Oki! With Siksika Health as the primary health and wellness service provider, for the Nation, we look to serve through a holistic, collaborative multi-service system connected and integrated with primary and secondary care, community health services, support, and rehab programs.
Continuing Care in Siksika Nation will serve the community for generations to come by supporting those living in the community and facility-based care, as needed. Our continued commitment to community capacity building engages collaboratively with Siksika Nation members, Alberta Health Services and surrounding municipalities to support planning and design that embraces Siksika culture. The future of continuing care will have available expanded services so that Siksika elders, for the first time, will have access to long-term care, designated supportive living, respite care and facility based palliative services, in their own community. The residents of the existing Siksika Elder’s Lodge will have opportunity to transition to the new continuing care centre. The planning will serve to engage with the community while capturing the needs of a future design.
Our Elders are our knowledge holders, fluent speakers, and ceremonialists; each have their own particular strengths in these areas. As the elders are well taken care of by Siksika Continuing Care, so too will our sustainability of our future generations. This will benefit the whole Siksika community because this is the foundation of our future, our Elders. They are the key to preserving our identity. We need our Elders to help us educate our next generation of Elders and our people to keep the Siksika Way of Life.
Priority is the Siksika Way of Life: our Elders are so important to sustaining our culture, language and way of life.
Western/central portion of Siksika Nation, approximately one-half (1/2) kilometre east of Secondary Road 547, and one kilometre south of Hwy 901. To the north of the site is new residential housing and to the immediate east is the Siksika Health & Wellness Centre.
Band Council Resolution: BCR #04-51
Design of the building will start summer 2023. Construction will start in the spring 2024 and will be complete by fall 2025.
Frequently Asked Questions
What is continuing care?
In Alberta, citizens have access to a range of continuing care services and supports depending on an individual’s health and personal care needs, and no matter their age, diagnosis, or the length of time they need support. Eligibility for publicly funded continuing care settings (such as designated supportive living and long-term care) is based entirely on a professional assessment of a person’s unmet need for care. Continuing care services include assistance with dressing, eating, bathing, meal preparation, respite, wound care, medication administration, and various other health care and support services.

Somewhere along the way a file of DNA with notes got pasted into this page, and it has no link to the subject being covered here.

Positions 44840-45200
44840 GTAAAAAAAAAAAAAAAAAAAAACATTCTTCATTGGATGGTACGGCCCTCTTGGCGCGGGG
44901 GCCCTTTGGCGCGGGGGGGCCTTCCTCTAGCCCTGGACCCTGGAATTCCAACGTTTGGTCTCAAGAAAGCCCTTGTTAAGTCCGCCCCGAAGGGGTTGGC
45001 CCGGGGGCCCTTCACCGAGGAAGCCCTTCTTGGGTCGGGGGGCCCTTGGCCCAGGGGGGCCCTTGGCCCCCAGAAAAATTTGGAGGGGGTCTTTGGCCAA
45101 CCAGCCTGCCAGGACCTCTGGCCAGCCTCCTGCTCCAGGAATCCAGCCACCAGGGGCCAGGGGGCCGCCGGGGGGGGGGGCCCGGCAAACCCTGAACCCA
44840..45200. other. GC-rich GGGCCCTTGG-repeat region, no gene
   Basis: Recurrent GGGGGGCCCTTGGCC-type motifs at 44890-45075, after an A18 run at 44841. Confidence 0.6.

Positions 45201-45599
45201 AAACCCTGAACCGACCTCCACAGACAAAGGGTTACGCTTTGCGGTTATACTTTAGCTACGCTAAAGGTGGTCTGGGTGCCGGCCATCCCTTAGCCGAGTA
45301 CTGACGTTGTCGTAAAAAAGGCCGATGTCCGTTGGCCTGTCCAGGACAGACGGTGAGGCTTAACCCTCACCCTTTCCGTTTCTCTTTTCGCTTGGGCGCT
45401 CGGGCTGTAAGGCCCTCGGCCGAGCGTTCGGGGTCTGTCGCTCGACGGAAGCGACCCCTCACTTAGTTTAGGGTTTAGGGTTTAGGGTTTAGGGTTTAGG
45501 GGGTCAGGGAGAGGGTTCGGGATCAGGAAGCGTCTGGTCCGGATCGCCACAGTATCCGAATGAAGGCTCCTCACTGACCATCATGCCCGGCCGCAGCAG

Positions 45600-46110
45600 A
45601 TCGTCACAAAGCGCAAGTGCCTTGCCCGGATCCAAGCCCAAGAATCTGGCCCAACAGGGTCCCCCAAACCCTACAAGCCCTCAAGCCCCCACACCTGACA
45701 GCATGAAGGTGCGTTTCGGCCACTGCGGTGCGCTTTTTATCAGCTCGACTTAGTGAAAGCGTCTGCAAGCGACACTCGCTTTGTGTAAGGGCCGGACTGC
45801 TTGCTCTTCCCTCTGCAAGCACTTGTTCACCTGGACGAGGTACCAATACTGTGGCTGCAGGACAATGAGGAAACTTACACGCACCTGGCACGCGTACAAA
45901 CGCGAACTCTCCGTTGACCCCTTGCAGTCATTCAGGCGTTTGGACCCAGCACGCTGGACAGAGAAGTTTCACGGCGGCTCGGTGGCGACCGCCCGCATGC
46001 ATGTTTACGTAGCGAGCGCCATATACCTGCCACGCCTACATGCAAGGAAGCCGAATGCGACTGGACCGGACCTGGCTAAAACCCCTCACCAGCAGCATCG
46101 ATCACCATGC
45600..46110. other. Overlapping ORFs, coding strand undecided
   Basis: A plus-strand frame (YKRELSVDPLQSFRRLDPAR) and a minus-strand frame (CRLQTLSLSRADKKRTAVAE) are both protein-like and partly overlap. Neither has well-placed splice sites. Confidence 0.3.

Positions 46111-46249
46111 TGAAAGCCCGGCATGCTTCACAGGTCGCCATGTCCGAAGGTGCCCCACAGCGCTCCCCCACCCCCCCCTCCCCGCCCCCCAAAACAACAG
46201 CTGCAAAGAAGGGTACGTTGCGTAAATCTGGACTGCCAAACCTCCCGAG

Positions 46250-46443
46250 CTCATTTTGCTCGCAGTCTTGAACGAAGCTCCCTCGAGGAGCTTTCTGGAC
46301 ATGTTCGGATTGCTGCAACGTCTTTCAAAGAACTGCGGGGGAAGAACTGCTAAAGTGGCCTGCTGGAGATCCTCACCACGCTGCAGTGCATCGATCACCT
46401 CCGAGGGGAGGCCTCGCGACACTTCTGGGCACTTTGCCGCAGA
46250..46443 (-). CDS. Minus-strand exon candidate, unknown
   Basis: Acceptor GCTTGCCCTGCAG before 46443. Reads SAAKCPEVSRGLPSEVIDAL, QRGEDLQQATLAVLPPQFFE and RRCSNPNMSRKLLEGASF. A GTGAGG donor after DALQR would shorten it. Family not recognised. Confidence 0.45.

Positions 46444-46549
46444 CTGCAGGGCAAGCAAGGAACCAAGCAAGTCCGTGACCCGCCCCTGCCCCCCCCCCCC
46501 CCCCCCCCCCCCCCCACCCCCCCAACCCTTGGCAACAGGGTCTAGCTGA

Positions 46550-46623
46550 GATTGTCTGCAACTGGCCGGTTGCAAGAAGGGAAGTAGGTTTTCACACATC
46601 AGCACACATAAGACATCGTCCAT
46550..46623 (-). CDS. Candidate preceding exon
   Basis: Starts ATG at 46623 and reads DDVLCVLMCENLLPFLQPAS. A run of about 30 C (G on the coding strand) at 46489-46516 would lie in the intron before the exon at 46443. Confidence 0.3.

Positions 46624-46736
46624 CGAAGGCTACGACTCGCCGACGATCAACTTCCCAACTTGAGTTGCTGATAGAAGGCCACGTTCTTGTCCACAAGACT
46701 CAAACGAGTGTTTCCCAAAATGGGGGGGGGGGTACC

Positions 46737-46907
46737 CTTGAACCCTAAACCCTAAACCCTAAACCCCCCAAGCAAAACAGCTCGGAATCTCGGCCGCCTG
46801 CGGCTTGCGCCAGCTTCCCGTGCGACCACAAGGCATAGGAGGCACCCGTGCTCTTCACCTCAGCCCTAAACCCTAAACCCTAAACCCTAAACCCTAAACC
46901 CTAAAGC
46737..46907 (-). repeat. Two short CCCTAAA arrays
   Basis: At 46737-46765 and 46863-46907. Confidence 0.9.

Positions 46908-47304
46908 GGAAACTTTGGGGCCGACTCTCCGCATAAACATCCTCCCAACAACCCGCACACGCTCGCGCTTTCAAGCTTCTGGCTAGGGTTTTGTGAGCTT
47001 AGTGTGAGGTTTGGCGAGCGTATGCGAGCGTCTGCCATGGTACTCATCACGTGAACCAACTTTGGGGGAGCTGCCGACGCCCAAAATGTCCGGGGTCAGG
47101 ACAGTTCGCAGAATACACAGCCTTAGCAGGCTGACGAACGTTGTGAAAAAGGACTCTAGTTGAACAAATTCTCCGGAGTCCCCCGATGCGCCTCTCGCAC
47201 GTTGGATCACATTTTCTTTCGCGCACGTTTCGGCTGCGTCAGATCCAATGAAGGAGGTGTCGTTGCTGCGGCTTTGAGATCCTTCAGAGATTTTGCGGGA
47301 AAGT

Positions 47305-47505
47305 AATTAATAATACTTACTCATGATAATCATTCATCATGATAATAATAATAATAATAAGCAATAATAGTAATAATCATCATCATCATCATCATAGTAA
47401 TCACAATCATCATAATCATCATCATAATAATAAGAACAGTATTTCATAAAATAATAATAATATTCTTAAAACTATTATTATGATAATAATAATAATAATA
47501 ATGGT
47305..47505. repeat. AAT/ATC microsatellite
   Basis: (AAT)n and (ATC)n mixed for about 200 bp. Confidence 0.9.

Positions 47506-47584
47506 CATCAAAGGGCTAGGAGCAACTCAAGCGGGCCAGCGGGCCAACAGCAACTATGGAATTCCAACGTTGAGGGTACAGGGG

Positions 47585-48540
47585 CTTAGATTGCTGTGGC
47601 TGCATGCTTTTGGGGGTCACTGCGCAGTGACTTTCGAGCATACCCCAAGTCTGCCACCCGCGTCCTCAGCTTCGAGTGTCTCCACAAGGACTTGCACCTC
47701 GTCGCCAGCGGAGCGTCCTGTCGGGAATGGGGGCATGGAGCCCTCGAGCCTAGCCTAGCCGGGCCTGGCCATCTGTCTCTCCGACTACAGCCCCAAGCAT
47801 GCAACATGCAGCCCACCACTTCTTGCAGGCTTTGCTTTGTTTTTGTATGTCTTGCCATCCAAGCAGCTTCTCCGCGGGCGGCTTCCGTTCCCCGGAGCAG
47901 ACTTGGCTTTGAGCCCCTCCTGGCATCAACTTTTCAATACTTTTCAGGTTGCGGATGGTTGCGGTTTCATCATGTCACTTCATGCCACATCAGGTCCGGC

These continuing care services and supports may be provided in different settings, including:
- individuals’ homes or other private residential settings, such as suites in a seniors’ lodge or supportive living accommodation;
- community-based service locations, such as adult day programs; and
- continuing care facilities which include non-designated and “designated” supportive living and long-term care.
Supportive living is a type of continuing care accommodation, where people can remain as independent as possible in a home-like setting while they have access to services that meet their changing needs. Supportive living accommodations vary by size, appearance, and the types of services offered and can include seniors’ lodges, group homes for individuals with developmental disabilities, and “designated” supportive living accommodations. In non-designated supportive living, operators set their own rent prices and determine the services they will offer.
However, in “designated” supportive living accommodation residents receive 24-hour on-site, scheduled, and unscheduled personal care and support services from health care aides and/or licensed practical nurses in addition to accommodation and meals. The amount and type of care provided to residents is based on their assessed unmet care needs. The maximum accommodation charge in designated supportive living is set by the Ministry of Health. Health care services in designated supportive living are publicly funded, and accommodations are operated either directly by Alberta Health Services or by contracted care providers
Long-term care is a type of continuing care accommodation for people with complex medical needs who are unable to remain safely at home or in a supportive living accommodation. Long‑term care is provided in, what historically has been called, nursing homes and auxiliary hospitals, both of which may be referred to as “long-term care facilities”.
In long-term care, residents receive accommodation, meals, and access to 24-hour on-site professional nursing and personal care. Case management, professional nursing, rehabilitation therapy, and other consultative services are provided on-site by facility staff. Long-term care health care services are publicly funded, and facilities are operated either directly by Alberta Health Services or by contracted care providers. The maximum accommodation charge in long-term care is set by the Ministry of Health.
Siksika’s new Continuing Care Centre will include all of these levels.
Alberta – Continuing Care Overview. Alberta Health Continuing Care Division. https://www.alberta.ca/about-continuing-care.aspx
What is Adult Day Support?
Adult Day Support Programs are designed for adults over the age of 18 who may have physical and/or memory challenges or are living with a chronic illness. Adult Day Support Programs play a key role in allowing people to remain living in the community as long as possible by optimizing their level of physical, spiritual, social, and emotional function. Adult Day Support Programs also provide respite and education for caregivers.